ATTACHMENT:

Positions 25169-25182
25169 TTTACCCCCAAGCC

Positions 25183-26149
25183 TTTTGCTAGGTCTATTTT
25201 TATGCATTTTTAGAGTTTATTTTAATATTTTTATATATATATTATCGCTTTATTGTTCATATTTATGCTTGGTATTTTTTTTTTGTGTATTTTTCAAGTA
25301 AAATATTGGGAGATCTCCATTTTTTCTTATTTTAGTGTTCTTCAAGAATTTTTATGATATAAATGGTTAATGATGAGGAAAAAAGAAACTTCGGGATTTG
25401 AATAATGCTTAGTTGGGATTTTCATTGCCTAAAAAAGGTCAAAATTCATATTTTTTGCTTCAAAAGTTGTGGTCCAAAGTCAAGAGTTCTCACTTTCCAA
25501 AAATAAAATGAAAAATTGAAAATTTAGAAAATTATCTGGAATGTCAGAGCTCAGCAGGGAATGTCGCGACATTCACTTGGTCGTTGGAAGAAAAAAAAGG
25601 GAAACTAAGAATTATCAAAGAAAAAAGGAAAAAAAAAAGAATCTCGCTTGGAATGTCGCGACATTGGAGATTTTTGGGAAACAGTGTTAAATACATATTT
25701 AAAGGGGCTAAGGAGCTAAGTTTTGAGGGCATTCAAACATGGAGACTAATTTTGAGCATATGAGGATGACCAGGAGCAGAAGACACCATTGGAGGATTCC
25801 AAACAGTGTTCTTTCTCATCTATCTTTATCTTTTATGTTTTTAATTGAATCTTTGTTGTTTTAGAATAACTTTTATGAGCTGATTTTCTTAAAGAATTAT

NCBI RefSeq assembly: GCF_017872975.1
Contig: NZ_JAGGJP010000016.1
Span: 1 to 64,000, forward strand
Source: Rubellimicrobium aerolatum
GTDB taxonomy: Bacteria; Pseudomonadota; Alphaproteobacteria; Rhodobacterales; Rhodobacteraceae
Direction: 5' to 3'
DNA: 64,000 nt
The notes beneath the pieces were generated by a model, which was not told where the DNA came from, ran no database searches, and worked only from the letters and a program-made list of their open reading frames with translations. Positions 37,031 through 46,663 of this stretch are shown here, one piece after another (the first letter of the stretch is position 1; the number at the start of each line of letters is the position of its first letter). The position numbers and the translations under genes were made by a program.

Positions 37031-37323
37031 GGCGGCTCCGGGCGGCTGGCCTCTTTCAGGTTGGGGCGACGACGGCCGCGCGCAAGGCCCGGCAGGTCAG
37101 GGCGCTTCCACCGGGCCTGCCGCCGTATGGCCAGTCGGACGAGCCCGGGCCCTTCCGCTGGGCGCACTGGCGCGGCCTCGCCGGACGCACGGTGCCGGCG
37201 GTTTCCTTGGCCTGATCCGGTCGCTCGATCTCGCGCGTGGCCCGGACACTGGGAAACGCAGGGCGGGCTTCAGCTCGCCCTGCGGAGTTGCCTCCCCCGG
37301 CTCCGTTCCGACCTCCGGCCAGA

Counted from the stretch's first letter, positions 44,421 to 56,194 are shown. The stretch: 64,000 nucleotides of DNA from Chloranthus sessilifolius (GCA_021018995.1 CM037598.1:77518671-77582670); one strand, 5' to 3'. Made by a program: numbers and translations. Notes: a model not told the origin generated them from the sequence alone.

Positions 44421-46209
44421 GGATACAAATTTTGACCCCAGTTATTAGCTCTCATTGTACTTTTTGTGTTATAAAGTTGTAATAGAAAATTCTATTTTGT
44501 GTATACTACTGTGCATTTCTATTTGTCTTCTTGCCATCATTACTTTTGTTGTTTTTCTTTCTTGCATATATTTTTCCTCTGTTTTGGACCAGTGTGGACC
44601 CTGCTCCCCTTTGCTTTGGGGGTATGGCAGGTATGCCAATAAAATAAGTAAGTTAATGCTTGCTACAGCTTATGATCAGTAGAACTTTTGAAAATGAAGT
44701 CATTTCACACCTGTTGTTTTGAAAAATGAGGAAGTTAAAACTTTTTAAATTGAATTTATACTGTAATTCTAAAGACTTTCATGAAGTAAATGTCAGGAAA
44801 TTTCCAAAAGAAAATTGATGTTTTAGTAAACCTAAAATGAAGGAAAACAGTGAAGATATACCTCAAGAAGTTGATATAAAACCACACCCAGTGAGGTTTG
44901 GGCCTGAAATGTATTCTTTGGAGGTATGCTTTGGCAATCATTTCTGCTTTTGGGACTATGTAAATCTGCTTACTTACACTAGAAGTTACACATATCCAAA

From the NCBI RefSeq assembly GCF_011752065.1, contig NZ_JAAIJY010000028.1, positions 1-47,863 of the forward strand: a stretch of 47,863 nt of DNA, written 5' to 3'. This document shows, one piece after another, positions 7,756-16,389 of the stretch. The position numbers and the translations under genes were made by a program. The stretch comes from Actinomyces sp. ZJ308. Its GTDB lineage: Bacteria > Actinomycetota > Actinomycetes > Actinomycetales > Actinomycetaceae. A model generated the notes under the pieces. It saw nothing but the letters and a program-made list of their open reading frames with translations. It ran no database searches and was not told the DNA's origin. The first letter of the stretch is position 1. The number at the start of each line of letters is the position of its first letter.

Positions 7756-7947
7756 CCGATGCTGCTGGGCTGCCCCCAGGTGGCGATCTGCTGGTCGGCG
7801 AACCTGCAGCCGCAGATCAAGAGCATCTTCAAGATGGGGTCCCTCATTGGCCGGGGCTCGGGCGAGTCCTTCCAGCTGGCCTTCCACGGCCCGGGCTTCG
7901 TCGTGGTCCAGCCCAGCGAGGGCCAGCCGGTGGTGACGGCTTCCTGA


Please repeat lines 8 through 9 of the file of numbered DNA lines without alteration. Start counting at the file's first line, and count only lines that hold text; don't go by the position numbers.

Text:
25501 AAATAAAATGAAAAATTGAAAATTTAGAAAATTATCTGGAATGTCAGAGCTCAGCAGGGAATGTCGCGACATTCACTTGGTCGTTGGAAGAAAAAAAAGG
25601 GAAACTAAGAATTATCAAAGAAAAAAGGAAAAAAAAAAGAATCTCGCTTGGAATGTCGCGACATTGGAGATTTTTGGGAAACAGTGTTAAATACATATTT